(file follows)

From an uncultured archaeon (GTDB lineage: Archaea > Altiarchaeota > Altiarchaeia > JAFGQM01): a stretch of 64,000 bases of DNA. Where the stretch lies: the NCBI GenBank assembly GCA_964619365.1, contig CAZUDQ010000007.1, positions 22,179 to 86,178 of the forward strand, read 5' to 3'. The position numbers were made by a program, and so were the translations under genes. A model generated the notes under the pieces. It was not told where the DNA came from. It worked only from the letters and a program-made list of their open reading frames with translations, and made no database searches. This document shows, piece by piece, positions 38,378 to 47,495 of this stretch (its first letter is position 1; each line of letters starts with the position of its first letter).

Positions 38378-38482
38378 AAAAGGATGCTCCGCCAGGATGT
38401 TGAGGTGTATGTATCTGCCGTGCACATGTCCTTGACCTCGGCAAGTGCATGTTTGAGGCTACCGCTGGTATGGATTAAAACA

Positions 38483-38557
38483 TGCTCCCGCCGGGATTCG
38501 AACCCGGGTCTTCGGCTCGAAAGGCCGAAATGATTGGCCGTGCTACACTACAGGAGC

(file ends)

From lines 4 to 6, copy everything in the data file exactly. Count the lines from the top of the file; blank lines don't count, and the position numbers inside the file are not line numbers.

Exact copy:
38401 TGAGGTGTATGTATCTGCCGTGCACATGTCCTTGACCTCGGCAAGTGCATGTTTGAGGCTACCGCTGGTATGGATTAAAACA

Positions 38483-38557
38483 TGCTCCCGCCGGGATTCG